During a recent conversation with a Chinese friend I listened as he recounted his conversion to Christianity and the difficulty he experienced overcoming his deeply ingrained tendency toward self-reliance.
In his opinion, this self-reliance along with an education system, which from an early age aggressively promotes an atheistic worldview, are perhaps the two most significant stumbling blocks for the Chinese male when presented with the message of the Gospel. Christianity, which at its most basic doctrine, recognizes man's complete depravity and need for a Savior, is a direct affront to the Chinese definition of masculinity — a self-reliant individual, able to satisfy all his basic needs and fulfill all his basic responsibilities without any outside help.
My friend believes, however, that once Christ overcomes these initial barriers, particularly the inclination toward self-reliance, many Chinese male Christians then experience significant spiritual growth and often become mature men of faith.
He also noted that this bent toward self-reliance is one reason for the appeal of Buddhism among many Chinese men. Although Buddha provides a source of power and protection outside of the individual, there remains within Buddhism a significant emphasis on doing good works and acquiring favor in the afterlife based upon such good works. As such, "salvation" is largely dependent upon the individual follower. In other words, a follower of Buddha must not only rely upon Buddha, but also upon oneself.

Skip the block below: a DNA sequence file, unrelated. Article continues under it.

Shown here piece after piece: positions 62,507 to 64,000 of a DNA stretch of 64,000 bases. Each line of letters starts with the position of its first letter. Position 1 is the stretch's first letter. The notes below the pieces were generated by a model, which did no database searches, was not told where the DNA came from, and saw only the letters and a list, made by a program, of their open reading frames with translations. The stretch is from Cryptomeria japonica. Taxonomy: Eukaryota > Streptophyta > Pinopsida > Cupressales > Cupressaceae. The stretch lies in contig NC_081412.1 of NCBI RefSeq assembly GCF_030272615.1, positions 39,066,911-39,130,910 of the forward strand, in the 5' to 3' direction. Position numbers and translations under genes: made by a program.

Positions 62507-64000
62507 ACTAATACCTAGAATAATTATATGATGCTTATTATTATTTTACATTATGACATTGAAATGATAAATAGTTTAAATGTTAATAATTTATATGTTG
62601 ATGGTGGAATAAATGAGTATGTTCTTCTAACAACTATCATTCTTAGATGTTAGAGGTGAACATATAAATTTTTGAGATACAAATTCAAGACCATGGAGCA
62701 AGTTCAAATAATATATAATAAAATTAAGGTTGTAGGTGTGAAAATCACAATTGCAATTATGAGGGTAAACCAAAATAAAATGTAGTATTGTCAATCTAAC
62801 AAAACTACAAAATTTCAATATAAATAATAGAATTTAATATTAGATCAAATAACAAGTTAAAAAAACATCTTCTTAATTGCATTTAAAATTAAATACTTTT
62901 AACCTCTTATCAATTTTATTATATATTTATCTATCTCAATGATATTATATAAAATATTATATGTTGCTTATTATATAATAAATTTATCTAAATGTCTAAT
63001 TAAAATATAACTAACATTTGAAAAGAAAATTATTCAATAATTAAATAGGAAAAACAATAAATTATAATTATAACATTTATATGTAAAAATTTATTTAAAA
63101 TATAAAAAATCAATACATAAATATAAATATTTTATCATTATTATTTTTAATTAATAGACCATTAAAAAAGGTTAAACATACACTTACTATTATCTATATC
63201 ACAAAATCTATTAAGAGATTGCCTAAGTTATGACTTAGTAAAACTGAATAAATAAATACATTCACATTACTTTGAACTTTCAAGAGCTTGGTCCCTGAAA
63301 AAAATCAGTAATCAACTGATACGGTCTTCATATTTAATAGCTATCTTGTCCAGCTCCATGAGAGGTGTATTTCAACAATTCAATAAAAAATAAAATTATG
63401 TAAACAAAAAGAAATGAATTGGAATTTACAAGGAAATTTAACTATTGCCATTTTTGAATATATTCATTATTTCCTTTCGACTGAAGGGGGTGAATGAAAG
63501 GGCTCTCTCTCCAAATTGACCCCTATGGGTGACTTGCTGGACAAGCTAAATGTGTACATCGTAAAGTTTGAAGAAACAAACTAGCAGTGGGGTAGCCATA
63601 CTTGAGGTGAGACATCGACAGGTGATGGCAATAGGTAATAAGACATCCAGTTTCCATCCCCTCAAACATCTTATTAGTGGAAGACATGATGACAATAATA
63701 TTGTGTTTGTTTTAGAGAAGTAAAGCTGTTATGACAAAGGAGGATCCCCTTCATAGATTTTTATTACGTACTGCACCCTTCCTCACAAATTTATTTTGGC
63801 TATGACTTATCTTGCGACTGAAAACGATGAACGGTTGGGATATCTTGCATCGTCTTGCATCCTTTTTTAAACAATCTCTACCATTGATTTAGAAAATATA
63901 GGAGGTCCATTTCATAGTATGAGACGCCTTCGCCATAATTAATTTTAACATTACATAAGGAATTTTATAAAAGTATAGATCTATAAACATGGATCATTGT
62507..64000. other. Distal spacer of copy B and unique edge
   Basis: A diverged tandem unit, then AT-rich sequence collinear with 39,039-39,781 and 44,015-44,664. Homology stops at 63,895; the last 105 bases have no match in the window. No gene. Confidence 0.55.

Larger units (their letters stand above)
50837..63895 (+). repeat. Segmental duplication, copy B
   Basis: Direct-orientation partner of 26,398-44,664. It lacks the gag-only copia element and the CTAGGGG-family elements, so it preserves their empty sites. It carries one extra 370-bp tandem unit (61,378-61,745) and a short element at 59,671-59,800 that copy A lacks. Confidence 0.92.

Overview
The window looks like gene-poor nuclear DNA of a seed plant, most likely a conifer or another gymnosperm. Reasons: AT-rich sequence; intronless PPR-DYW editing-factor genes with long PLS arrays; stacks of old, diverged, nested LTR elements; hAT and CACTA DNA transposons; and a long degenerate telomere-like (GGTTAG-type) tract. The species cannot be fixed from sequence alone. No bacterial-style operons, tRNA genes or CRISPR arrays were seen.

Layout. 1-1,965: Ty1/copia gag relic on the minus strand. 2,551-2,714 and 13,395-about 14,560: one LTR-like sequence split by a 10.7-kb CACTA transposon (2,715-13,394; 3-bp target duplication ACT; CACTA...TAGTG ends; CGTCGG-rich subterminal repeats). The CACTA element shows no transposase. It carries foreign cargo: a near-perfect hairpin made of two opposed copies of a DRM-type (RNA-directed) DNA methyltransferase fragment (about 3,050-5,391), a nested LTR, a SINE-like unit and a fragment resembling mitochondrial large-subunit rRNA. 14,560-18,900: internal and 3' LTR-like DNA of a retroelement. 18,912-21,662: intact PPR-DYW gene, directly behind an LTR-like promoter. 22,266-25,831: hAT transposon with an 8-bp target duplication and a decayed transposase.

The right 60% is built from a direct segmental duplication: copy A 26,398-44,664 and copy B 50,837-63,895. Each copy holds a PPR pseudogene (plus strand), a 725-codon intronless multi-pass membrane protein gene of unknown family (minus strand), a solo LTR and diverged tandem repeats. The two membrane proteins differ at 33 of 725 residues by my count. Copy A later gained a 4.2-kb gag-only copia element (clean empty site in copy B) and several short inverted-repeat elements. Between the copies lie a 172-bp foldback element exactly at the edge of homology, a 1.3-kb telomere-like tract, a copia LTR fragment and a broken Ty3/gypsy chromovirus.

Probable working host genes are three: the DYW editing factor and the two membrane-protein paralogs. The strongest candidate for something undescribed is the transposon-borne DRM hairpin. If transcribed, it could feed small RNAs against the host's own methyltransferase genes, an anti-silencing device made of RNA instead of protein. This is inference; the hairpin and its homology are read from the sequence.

In my own personal experience I have met businessmen who maintain Buddhist shrines in their homes, complete with burning incense, food offerings and cushions on the floor for bowing to Buddha in prayer. It is also not uncommon to find small Buddhist figures on the dashboards of many taxis and Buddhist prayer beads on the wrists of many Chinese males from the working class to the educated university professor.
Every individual, of course, is different and taking a singular approach to sharing the gospel with Chinese males, or anyone for that matter, would fail to account for the complexity of human diversity and experience. Understanding more clearly, however, that there is a propensity toward self-reliance among Chinese men does shed light on possible approaches to sharing the Gospel as well as ways to encourage our Chinese brothers in their faith. Thankfully we have an infinitely gracious God who holds out salvation for depraved sinners like you the reader, me the writer and the many self-sufficient males (and females) from every tongue, tribe and nation. Praise God for this precious truth.
Image credit: smoking guy #2, by Ernie, via Flickr
Mark Totman is an expat with over a decade of experience living in China. He enjoys writing on a wide range of China-related subjects including language, culture and history, particularly as these subjects facilitate greater understanding of the Chinese context and encourage beneficial lives of cross-cultural service. View Full Bio